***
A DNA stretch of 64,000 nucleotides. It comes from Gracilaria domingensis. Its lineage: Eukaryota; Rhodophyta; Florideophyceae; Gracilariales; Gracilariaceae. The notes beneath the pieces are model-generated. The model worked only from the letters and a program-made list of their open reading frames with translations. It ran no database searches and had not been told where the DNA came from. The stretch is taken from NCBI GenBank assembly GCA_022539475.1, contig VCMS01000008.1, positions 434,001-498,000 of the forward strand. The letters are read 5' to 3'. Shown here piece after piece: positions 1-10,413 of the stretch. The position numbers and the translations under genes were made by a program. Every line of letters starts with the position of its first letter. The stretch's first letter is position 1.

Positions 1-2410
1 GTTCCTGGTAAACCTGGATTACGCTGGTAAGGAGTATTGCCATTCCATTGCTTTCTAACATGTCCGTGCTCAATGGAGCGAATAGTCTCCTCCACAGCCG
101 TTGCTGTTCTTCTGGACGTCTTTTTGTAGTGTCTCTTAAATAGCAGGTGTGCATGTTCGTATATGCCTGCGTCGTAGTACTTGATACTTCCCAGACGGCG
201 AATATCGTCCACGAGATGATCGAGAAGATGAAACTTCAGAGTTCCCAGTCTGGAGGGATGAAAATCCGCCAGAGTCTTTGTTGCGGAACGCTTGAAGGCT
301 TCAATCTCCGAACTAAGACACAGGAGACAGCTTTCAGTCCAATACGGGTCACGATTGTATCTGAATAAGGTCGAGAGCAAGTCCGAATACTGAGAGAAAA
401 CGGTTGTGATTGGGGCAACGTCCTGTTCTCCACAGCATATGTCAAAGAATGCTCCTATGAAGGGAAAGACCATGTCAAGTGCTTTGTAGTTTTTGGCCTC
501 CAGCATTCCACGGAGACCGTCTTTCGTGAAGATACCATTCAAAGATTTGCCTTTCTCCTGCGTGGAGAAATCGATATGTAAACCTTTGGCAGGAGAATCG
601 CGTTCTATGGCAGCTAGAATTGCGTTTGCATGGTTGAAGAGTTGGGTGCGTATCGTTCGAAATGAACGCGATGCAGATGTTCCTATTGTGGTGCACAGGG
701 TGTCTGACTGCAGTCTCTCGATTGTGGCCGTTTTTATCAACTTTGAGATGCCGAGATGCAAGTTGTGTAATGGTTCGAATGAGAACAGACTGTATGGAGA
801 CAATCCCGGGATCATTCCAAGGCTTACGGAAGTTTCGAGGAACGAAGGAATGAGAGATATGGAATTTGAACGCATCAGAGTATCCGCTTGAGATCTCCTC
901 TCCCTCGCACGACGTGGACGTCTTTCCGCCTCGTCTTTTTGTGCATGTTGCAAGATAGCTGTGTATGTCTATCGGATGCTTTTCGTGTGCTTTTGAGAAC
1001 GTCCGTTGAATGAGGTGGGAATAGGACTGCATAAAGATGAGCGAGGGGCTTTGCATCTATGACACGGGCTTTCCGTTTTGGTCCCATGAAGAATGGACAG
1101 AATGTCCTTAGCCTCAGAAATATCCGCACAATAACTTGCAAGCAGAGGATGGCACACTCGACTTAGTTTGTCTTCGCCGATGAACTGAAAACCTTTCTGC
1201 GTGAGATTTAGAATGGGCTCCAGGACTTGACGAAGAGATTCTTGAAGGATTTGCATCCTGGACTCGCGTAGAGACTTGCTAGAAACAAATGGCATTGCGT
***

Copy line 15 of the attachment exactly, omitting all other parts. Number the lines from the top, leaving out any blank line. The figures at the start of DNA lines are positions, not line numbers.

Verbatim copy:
1201 GTGAGATTTAGAATGGGCTCCAGGACTTGACGAAGAGATTCTTGAAGGATTTGCATCCTGGACTCGCGTAGAGACTTGCTAGAAACAAATGGCATTGCGT